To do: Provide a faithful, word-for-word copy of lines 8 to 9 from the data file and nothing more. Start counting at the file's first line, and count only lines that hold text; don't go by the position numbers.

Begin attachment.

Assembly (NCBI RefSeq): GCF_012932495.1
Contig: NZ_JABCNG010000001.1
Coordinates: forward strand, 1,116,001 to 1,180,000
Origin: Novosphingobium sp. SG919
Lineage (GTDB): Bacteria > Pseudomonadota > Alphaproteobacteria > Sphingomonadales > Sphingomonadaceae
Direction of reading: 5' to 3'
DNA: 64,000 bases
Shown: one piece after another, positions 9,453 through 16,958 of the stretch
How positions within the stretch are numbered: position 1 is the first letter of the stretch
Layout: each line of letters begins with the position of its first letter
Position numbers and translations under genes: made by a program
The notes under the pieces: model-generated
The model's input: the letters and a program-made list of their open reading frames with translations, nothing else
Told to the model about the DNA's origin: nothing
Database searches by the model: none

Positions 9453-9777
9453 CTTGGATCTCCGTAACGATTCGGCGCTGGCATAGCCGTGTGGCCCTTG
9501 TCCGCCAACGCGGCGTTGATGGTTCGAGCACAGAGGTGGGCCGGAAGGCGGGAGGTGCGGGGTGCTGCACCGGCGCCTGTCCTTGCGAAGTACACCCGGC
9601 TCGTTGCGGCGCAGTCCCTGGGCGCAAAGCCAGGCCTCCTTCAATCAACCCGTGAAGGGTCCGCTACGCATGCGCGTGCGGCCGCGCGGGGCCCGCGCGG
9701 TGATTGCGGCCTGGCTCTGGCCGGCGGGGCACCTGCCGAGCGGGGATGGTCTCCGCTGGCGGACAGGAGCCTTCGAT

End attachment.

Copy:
Shown: one piece after another, positions 9,453 through 16,958 of the stretch
How positions within the stretch are numbered: position 1 is the first letter of the stretch